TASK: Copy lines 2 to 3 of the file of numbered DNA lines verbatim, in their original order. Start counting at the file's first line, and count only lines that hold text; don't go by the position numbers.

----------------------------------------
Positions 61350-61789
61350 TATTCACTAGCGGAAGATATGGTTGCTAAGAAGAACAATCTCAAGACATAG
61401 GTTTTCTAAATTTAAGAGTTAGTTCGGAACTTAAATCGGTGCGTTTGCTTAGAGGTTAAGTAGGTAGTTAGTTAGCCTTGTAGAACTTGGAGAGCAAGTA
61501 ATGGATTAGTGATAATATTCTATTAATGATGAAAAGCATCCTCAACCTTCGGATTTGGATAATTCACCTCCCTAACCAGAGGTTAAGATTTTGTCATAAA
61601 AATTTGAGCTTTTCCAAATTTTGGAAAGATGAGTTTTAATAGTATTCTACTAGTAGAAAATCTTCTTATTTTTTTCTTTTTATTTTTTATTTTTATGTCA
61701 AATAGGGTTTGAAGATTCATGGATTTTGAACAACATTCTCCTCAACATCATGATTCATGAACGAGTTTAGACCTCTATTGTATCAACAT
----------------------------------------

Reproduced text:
61350 TATTCACTAGCGGAAGATATGGTTGCTAAGAAGAACAATCTCAAGACATAG
61401 GTTTTCTAAATTTAAGAGTTAGTTCGGAACTTAAATCGGTGCGTTTGCTTAGAGGTTAAGTAGGTAGTTAGTTAGCCTTGTAGAACTTGGAGAGCAAGTA